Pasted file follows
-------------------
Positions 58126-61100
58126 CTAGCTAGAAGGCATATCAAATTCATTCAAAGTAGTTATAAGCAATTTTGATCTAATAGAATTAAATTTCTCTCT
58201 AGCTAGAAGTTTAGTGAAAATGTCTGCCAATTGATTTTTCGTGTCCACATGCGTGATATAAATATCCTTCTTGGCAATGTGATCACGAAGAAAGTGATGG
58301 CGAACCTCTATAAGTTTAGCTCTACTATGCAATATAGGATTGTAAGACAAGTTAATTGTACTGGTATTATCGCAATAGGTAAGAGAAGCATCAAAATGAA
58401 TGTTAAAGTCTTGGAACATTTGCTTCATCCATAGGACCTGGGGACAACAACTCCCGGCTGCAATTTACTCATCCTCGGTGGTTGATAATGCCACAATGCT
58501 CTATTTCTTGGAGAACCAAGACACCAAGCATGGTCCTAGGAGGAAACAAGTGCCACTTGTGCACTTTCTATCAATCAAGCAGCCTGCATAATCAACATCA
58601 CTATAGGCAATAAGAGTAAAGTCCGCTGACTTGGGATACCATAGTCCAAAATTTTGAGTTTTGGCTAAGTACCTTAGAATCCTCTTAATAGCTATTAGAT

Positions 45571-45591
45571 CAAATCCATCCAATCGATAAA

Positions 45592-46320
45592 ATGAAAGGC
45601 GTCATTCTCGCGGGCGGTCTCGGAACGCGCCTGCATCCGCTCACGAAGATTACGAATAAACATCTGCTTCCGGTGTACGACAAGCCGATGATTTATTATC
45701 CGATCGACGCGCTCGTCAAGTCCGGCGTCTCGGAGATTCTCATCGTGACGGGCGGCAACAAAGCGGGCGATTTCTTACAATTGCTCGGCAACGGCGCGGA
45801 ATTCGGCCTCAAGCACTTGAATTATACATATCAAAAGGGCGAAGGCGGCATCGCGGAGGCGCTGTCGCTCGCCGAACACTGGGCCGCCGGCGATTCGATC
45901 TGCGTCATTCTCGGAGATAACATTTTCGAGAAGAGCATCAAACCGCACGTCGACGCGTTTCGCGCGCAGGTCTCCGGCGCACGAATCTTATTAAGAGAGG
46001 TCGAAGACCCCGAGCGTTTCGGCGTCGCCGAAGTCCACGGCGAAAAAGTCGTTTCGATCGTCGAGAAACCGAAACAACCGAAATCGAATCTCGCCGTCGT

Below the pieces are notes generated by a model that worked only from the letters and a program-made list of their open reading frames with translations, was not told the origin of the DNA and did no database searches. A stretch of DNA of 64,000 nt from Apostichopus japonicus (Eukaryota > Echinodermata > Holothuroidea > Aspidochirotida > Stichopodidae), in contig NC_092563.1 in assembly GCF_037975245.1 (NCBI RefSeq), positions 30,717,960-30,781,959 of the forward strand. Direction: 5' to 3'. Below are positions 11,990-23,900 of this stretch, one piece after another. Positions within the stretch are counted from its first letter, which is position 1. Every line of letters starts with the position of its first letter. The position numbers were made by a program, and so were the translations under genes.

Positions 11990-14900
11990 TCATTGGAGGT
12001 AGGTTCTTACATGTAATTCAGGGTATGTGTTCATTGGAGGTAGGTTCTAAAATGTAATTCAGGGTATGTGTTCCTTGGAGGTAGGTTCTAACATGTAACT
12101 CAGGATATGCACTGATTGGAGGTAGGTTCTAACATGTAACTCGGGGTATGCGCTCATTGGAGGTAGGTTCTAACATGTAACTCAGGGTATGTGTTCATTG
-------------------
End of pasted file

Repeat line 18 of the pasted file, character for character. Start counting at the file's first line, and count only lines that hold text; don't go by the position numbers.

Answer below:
Positions 11990-14900